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Rep. Porter Spearheads Bipartisan Bill to Strike Loophole in Family Leave Policy

Legislation would eliminate penalty against married parents who take leave while working for the same employer

Congresswoman Katie Porter (CA-45) today reintroduced bipartisan legislation to close an unfair loophole that limits how much leave certain married people can take. The FAIR Leave Act—or Fair Access for Individuals to Receive Leave Act—would amend federal family leave policy to allow married couples working for the same employer to take the same amount of leave as couples working for different employers. 

“The purpose of family leave is to help families take time off to care for themselves or loved ones in need,” said Porter, a single mom of three school-aged kids. “But a loophole in the current law allows employers to give some workers less support, just because they happen to be married and working for the same employer. I’m reaching across the aisle to end this marriage penalty, because discriminating against these families makes our workplaces less safe and keeps certain Americans from fully participating in our workforce.”

While federal law provides unpaid, job-protected leave for specified family and medical reasons, a loophole allows employers to force married couples working for the same employer to share their leave. That means those couples cannot spend as much time with new babies or caring for loved ones or servicemembers. Porter’s FAIR Leave Act would strike this marriage penalty.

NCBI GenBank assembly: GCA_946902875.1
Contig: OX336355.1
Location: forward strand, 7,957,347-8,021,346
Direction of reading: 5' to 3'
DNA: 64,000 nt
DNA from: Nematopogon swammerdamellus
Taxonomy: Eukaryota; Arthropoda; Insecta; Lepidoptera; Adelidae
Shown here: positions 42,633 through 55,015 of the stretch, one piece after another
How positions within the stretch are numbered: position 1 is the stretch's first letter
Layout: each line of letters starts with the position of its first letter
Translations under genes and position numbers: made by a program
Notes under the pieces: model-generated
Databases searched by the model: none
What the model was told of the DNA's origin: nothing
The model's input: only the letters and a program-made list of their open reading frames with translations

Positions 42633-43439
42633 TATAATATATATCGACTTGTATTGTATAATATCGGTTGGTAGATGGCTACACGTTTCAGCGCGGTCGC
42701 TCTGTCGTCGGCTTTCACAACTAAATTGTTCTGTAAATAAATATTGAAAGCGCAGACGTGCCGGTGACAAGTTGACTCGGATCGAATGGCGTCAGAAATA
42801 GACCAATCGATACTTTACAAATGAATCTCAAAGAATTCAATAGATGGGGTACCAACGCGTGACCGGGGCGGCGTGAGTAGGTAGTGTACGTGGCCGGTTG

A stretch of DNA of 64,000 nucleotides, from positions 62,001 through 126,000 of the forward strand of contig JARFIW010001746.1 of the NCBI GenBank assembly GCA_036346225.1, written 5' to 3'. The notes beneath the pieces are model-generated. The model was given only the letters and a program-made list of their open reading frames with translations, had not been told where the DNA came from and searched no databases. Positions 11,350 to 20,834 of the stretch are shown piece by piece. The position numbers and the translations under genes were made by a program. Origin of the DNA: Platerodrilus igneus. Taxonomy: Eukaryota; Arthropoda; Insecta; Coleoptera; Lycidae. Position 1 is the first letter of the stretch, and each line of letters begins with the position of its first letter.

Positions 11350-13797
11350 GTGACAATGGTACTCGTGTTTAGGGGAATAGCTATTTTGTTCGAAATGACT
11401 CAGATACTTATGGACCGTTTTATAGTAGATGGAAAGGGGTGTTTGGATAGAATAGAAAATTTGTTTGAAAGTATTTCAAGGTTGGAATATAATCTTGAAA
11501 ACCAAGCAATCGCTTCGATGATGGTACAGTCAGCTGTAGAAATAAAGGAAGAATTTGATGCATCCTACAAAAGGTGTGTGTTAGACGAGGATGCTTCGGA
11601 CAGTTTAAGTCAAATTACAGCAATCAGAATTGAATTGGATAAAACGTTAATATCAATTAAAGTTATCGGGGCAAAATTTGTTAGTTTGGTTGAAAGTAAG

Porter’s bill enables eligible spouses working for the same employer to each take up to 12 work weeks (24 total) of unpaid leave in a 12 month period for the following reasons:

  • The birth of a son or daughter;
  • The placement and adoption of a child; or
  • The care of a parent with a serious health condition.

It also allows eligible spouses to each take 26 weeks to care for a covered servicemember with a serious injury or illness.

The FAIR Leave Act is co-led by Reps. Brian Fitzpatrick (PA-1), Andy Levin (MI-9), John Katko (NY-24), Haley Stevens (MI-11), and Ashley Hinson (IA-1). In addition, 24 members of the House of Representatives also joined as original cosponsors of the legislation, which is endorsed by the American Federation of Teachers, National Partnership for Women and Families, PL+US, and 1,000 Days.

A single mom of three school-aged kids, Congresswoman Porter has been a staunch advocate for families throughout her time in Congress. She recently reintroduced legislationto strike an unfair penalty against single parents in the tax code, as well as a bill to more than double the amount of pre-tax income families can set aside for dependent care. She has also been an outspoken advocate for moms, who have been disproportionately forced out of work during the pandemic.